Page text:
July 20th, 2006
I’m back in Martha’s Vineyard as I was last year (see my August 7, 2005 post). My granddaughter, now 14 months old, is coming up again this weekend with her parents. There hasn’t been much to write about … until today, that is. Over the past couple of weeks,
- A new Mid-East War has broken out with Israel bombing southern Lebanon and
Hezbollah lobbing missles over the border into northern Israel, one having hit Haifa.
- At the same time, oil prices are relatively stable while energy stocks one day look like their going to crack and the next look like their going to skyrocket.
- One day the markets break down through previous support levels and the next they bounce up on good volume.
- This is the middle of July and what that means is that, since 1980, 61.5% of the time, more than any other of the the “sell-May” months of May-October, July has been down and it’s been down 2.4% (although that’s less than August and September because of major declines in some years in those months). For a complete monthly analysis, see my May 15 posting, “Major Stock Market Correction in the Offing?”
- Bernanke has continued to raise interest rates (producing great angst among economists that the Fed may be tightening the screws too much and leading the economy into recession. But each increase assures the market we’re in a strong economy with good earnings. One school of thought, however, is that the end of interest increases signals a decline in the market within a quarter or two.
You would have expected that with all that, there might have been some clear direction. But there hasn’t been.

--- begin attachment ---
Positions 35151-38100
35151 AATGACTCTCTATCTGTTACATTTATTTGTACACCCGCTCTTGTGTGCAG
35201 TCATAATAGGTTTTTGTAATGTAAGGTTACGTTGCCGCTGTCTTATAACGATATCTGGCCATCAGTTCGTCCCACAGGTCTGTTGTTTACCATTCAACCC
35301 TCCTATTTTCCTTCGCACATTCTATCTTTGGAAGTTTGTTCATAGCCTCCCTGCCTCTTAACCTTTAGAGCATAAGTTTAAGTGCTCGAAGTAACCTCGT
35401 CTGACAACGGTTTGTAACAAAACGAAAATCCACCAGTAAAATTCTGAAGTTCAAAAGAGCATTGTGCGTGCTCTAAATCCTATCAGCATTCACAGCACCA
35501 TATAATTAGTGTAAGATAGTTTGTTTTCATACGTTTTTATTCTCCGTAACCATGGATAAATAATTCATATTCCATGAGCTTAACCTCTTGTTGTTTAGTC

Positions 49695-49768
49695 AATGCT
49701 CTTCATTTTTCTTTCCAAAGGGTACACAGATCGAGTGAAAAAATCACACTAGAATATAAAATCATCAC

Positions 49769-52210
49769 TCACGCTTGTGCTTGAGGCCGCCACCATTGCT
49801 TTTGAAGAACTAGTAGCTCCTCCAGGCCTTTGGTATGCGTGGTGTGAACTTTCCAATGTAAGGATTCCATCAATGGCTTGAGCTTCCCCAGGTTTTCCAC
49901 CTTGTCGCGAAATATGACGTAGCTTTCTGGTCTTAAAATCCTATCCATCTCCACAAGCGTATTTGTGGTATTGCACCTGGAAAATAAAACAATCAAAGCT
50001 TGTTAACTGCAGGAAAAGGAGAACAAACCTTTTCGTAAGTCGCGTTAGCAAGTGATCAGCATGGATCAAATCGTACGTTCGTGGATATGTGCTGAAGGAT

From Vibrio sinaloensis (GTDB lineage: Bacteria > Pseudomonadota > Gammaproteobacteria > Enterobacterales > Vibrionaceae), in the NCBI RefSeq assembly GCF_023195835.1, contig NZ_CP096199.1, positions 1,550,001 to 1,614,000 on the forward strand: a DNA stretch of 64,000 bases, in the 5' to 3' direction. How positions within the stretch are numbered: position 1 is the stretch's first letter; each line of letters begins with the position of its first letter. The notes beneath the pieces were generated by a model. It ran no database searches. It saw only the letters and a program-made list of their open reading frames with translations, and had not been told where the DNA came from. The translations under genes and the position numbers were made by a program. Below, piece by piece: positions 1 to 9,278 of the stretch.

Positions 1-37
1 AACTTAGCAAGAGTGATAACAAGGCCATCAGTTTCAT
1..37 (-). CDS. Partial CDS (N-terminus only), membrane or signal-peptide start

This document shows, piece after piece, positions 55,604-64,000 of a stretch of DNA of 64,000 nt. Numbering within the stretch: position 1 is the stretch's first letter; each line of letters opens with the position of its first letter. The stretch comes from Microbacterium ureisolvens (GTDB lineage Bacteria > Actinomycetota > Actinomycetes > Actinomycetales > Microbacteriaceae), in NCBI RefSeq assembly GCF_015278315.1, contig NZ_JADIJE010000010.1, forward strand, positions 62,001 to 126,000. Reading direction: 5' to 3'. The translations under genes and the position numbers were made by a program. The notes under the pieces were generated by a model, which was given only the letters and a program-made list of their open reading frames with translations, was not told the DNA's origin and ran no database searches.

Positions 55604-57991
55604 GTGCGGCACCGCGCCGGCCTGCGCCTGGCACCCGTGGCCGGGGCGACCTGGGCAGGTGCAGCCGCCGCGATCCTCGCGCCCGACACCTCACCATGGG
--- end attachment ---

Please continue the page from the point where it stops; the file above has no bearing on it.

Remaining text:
So for the past several weeks, I’ve been working on trying to construct an metric, an indicator, that shows when market breadth (advance-decline shares and volumes) and movement were building sufficient momentum to indicate the end of the correction that began in early May.
Since June 15, a month ago, there have been 3 days of over 2% increases each and yet the index is no higher than it was on June 15. So there’s been much spinning of wheels. With the exception of Jim Cramer, who introduced an extra dressed in a stupid bull costume, most talking heads believe that a market turn hasn’t yet been achieved. It almost sounds un-American but I hope not because I still have a fairly large short position.
The indicator I’m working on, although still premature, currently shows patterns similar to what it looked as it did Nov, 2002-April, 2003 and March, 2005-Nov, 2005. Both were consolidation periods which extended 5-6 months and were followed by extended growth. It may happen here but probably have a couple of months yet to put up with.